Conservation or preservation?

With so many animals suffering in zoos and theme parks around the world, is this form of entertainment still acceptable?

Many of us have fond memories of visiting the zoo with our parents or on a school trip. We have also grown up thinking zoos play a complimentary role to wildlife parks. Zoos claim they provide education and that they inspire people to contribute to wildlife preservation.

The reality is that most zoos around the world exist purely as collections of wild animals for display to the public. Unlike properly managed wildlife rescue centers and sanctuaries that minimise human-animal contact with the interest of the animals taking precedent, many zoos are run as businesses that rely on ticket sales to maintain profits and operational costs.

What are they?

There is a long history of maintaining wild animals in captivity in menageries and zoological collections. Zoos are defined as ‘all permanent establishments where animals of wild species are kept for exhibition to the public for 7 or more days a year’. The conditions for animals kept in zoos can distort their behavior significantly especially with a lack of knowledge by the animal’s keeper. Physical, psychological or health problems for animals often result from small living space, overcrowding, unsuitable temperatures or frequent human contact. Severe cases of neglect also cause extreme suffering and premature death.

What you should know?

  • At least 5,624 species of vertebrate animals are threatened with extinction worldwide. Humankind’s contribution to the rapid loss of the earth’s flora and fauna is now a widely acknowledged phenomenon. To date, 190 countries have pledged to make a concerted effort to conserve the world’s threatened species by signing up to the Convention on Biological Diversity.
  • The role of zoos in the conservation of biodiversity, and specifically ex situ conservation, became a legal obligation in Europe in 2002 with the implementation of the European Zoos Directive. The Directive was fully incorporated into UK zoo legislation in 2003. Perhaps recognising an opportunity to refute growing scepticism over the keeping of animals in captivity, zoos assumed the role of animal ‘arks’ and promoted their new conservation purpose. However, despite claims by zoos that their contribution to conservation is significant, to date there has been no reliable mechanism to assess zoos’ performance.
  • At least 69% of the public believe zoos spend more on conservation in the wild than they actually do. The CCZ (Consortium of Charitable zoos – reputed as the most progressive group in the UK) appears to spend an estimated 4–6.7%of gross income on conservation in the wild. The public believes zoos spend about four times that amount. The public also believe that at least 41% of species kept in zoos are threatened in the wild but the CCZ has less than 25%.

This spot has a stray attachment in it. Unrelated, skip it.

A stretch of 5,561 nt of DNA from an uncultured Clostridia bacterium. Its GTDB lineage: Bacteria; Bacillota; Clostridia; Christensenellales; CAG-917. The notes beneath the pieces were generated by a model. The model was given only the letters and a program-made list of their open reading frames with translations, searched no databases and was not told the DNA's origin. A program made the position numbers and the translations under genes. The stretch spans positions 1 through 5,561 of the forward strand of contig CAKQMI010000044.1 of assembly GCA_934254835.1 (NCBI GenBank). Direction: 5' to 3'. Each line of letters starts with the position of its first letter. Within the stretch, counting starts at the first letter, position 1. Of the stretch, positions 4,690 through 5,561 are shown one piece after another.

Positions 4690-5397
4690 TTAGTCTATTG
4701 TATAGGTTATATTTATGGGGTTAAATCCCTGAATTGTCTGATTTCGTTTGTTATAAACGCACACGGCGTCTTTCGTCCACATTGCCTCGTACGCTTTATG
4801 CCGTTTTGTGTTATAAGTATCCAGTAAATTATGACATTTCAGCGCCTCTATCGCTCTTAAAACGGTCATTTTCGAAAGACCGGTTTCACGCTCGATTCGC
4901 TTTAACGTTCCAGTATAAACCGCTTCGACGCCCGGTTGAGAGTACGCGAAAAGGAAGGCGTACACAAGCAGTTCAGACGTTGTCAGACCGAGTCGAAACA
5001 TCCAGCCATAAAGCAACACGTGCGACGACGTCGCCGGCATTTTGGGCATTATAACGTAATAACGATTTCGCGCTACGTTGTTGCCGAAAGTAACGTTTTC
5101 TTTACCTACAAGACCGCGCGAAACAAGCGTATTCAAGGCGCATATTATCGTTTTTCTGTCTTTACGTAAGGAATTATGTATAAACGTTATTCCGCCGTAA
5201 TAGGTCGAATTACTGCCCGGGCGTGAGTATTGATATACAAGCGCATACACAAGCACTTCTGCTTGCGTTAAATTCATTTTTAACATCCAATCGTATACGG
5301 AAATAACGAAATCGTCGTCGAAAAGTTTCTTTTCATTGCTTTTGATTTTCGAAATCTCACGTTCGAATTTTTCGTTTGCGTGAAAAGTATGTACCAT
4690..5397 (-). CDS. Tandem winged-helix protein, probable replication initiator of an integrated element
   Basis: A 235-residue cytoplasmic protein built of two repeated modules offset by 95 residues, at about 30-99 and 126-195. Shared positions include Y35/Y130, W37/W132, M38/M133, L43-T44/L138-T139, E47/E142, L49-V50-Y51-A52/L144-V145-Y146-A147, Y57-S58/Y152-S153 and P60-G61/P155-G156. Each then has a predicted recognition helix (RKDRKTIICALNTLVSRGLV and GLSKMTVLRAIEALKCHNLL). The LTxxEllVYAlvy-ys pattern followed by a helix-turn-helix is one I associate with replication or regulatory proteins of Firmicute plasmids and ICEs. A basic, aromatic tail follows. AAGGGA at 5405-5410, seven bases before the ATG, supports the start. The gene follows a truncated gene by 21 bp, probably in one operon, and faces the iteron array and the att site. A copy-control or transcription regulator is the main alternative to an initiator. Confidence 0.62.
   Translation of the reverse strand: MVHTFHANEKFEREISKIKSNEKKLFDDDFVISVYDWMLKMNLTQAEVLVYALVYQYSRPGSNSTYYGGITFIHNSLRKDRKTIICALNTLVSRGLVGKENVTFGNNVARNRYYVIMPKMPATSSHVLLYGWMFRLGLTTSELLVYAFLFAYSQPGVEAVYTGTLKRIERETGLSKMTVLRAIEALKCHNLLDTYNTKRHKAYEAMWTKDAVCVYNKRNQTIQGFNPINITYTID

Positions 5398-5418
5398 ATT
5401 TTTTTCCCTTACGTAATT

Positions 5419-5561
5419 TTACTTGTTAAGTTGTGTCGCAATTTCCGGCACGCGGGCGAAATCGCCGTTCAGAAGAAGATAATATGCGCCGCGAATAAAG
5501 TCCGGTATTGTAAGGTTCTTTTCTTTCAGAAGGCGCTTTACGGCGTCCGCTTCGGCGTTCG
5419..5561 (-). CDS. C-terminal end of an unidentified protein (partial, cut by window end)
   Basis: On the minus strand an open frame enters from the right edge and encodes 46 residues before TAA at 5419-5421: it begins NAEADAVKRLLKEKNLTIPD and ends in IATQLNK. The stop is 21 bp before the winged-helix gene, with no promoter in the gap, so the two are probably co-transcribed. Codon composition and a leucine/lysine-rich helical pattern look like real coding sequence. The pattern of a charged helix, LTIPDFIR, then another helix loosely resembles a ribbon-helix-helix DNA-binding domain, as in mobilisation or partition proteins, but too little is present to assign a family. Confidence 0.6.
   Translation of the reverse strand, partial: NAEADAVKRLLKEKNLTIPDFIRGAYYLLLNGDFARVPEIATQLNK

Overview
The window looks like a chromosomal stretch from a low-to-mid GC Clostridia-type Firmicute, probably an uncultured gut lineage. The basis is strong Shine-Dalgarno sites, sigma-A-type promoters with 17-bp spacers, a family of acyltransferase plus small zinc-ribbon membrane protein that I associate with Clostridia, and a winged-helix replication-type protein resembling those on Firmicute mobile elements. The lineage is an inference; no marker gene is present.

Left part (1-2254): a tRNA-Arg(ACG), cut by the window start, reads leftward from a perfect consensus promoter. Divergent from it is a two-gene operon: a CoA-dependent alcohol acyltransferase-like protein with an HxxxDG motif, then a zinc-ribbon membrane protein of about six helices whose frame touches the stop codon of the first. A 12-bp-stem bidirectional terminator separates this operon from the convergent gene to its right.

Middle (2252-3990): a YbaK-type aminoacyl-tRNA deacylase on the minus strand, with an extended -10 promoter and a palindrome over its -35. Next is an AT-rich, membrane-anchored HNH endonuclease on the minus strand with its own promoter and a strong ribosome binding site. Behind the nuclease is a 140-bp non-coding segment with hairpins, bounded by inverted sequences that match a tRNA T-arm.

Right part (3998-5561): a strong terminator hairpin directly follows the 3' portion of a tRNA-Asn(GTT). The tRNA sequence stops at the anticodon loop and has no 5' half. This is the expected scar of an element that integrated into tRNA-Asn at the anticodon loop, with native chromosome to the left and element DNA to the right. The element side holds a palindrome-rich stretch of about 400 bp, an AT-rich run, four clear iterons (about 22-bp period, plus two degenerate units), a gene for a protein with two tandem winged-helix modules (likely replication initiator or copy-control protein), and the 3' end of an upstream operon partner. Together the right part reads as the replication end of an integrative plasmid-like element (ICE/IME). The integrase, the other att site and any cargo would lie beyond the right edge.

• Outside of the UK, most of Europe, Northern America and Australia the situation is very different with tens of thousands of animals kept in cramped and unsuitable conditions without sufficient food and water. However, in Thailand, Spain, Africa, Eastern Europe, and South East Asia amongst others, there are many zoos where animals will be suffering in very poor conditions.
  • The majority of zoo enclosures lack sufficient quantity and quality of space, despite advances by some zoos to provide their animals with a more naturalistic captive environment.   Many of these zoos still feature animal shows, with wild animals performing for the public. The majority are trained, often using force and horrific techniques, to perform unnatural, circus-like stunts. Elephants standing on their heads or walking a tight-rope, parrots and orangutans riding bicycles and tigers balancing on horseback are just some of the examples that have been reported.
  • Zoos in the UK have a legal requirement to participate in conservation and to promote public education and awareness of biodiversity conservation. Zoos frequently promote themselves to the general public as centres of conservation and education.

 What you can do

  • If you care about wildlife and have an interest in learning about and helping to protect wild animals and conservation, consider visiting national parks and protected areas. Your patronage of these places can help conservation, as tourism can become a viable incentive to protect wildlife habitats.
  • You can also visit wildlife sanctuaries and rescue centres if they have a visitor and education program. These facilities provide shelter and care for rescued, injured, confiscated or abandoned wildlife with short or long-term refuge and when possible rehabilitation. Animal welfare should be the primary concern.
  • Be aware however, some zoos and wildlife breeding farms are unfortunately starting to add to their names words such as ‘sanctuary’, ‘reserves’ or ‘orphanage’. A notorious example of this is the Tiger Temple in Thailand, which proclaims to rescue orphaned tigers and provide lifelong care, but was later found to be involved in illegal tiger trade as well as masking a variety of welfare and safety issues. See Care for the Wild’s report here. A rescue centre or sanctuary is not a zoo and should not be engaged in breeding or trading in wildlife. Allowing animals to reproduce also limits the resources needed to care for or provide space for other animals in need.

Where does this occur?

Zoos can be found all around the world.

Links to organisations for further information